Quebec Superior Court Orders That Corporations Must Provide Information to Police – Even Where Data Stored Abroad
5 minute read
The Quebec Superior Court (“the Court”) has ruled that the social media company Snap Inc. (“Snapchat”), which runs the social media application Snapchat must provide subscriber information, transmission data and location data to the Montreal Police Department (MPD). The decision has important implications for companies operating in Canada and provides insight into the need to balance privacy and data protection with the obligation to cooperate with Canadian law enforcement.
The decision in Re SPVM arose in a criminal investigation into a Quebec resident who allegedly used a Snapchat account in connection to child pornography charges. The Criminal Code (“the Code”) allows law enforcement agencies to seek various court approved production orders to compel third parties to produce information in aid of a criminal investigation. For example, a company may be court ordered to produce documents, general data, transmission data, tracking data or financial data in their possession.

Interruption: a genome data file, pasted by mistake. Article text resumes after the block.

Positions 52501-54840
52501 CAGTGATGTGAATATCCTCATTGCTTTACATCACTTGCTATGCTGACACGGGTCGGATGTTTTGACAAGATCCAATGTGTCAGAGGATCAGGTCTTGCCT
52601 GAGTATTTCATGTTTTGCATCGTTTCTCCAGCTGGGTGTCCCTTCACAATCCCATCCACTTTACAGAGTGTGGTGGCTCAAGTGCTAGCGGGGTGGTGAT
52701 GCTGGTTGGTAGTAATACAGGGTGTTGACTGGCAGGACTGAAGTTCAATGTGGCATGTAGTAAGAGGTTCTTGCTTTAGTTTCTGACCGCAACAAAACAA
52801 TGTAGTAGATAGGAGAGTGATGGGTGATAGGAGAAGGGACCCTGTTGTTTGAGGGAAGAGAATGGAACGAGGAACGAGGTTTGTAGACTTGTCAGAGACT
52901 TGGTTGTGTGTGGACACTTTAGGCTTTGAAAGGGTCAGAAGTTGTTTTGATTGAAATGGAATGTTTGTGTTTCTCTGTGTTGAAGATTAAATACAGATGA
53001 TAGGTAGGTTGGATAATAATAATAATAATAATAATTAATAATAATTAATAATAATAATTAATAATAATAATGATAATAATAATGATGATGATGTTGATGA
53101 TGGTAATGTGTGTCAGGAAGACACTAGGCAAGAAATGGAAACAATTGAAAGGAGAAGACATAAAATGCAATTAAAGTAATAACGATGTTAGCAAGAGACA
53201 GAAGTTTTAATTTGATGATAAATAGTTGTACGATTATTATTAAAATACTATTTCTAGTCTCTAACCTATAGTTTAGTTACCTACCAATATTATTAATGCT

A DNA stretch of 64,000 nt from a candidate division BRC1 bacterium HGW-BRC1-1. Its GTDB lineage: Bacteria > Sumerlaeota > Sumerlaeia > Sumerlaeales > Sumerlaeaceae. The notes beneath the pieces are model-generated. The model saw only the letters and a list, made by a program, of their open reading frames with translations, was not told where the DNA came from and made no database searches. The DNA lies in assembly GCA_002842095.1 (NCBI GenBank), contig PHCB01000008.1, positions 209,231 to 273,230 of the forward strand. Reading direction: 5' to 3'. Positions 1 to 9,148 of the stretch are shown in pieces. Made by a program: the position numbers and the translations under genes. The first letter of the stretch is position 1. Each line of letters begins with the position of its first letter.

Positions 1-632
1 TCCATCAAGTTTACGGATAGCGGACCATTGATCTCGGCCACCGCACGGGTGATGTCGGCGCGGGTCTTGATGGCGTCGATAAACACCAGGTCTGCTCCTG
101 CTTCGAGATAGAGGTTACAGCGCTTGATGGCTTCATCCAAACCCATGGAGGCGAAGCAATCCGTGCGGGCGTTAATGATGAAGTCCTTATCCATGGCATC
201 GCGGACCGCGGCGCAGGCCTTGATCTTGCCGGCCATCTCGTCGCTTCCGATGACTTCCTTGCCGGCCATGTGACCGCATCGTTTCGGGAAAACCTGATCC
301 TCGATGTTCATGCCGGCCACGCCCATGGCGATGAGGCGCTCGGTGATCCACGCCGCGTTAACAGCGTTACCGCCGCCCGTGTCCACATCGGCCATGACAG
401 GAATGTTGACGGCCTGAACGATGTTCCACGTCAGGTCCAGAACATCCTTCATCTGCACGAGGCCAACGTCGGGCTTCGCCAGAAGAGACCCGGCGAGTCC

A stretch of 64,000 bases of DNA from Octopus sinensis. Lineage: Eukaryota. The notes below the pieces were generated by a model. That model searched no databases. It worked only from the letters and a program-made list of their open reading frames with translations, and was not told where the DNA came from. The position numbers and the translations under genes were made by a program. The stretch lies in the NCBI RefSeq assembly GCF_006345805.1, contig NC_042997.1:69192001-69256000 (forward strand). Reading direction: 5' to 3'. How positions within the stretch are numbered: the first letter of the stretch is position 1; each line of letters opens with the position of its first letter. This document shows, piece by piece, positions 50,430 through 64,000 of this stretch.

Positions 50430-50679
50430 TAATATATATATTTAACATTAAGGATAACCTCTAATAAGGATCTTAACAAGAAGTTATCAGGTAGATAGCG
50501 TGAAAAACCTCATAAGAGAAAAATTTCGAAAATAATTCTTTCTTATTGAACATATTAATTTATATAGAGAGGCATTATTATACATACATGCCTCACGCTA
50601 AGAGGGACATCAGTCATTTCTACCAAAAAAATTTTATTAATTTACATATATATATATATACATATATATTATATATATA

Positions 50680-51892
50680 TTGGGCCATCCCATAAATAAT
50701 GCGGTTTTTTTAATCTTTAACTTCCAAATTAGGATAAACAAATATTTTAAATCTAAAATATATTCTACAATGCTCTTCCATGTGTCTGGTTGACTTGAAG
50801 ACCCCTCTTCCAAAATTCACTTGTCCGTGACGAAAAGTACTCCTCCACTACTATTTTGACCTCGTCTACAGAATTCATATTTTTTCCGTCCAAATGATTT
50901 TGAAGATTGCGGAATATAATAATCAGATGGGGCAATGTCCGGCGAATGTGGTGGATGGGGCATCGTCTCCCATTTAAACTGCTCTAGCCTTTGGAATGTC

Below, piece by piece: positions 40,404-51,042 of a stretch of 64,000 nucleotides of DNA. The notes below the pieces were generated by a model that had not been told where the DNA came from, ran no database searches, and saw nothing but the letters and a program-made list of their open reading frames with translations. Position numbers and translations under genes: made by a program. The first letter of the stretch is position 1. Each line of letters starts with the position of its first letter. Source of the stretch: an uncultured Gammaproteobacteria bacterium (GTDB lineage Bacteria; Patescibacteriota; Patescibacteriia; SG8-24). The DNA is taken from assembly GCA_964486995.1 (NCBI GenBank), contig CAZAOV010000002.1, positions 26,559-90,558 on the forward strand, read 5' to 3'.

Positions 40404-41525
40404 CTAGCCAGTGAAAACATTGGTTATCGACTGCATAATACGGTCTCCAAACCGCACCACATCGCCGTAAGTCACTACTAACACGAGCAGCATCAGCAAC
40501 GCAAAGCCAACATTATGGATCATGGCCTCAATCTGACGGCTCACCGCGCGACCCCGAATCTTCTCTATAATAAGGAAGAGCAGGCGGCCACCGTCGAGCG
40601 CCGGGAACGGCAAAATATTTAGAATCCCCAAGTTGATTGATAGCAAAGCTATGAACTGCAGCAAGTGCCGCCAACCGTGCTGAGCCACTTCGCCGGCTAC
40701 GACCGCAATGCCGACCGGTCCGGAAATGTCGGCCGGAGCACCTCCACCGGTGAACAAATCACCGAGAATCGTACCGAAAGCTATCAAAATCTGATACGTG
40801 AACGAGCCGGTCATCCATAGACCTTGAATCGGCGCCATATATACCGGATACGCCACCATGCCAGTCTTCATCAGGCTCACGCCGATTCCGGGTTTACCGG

The MPD sought a production order under section 487.014 of the Code to compel the American company Snapchat to provide information stored in California. Notably, the requested information was not accessible from Canada.
The Court concluded that to authorize a production order under the Code requires only that:
- The company in possession or control of the information be located in Canada; or
- The person being investigated or the information that is the subject of the production order, and the person in possession or control of the information, have a real and substantial connection to Canada.
The Court’s decision has four main takeaways of interest for corporations offering services in Canada.
1. Corporations operating in Canada may be ordered to provide information to law enforcement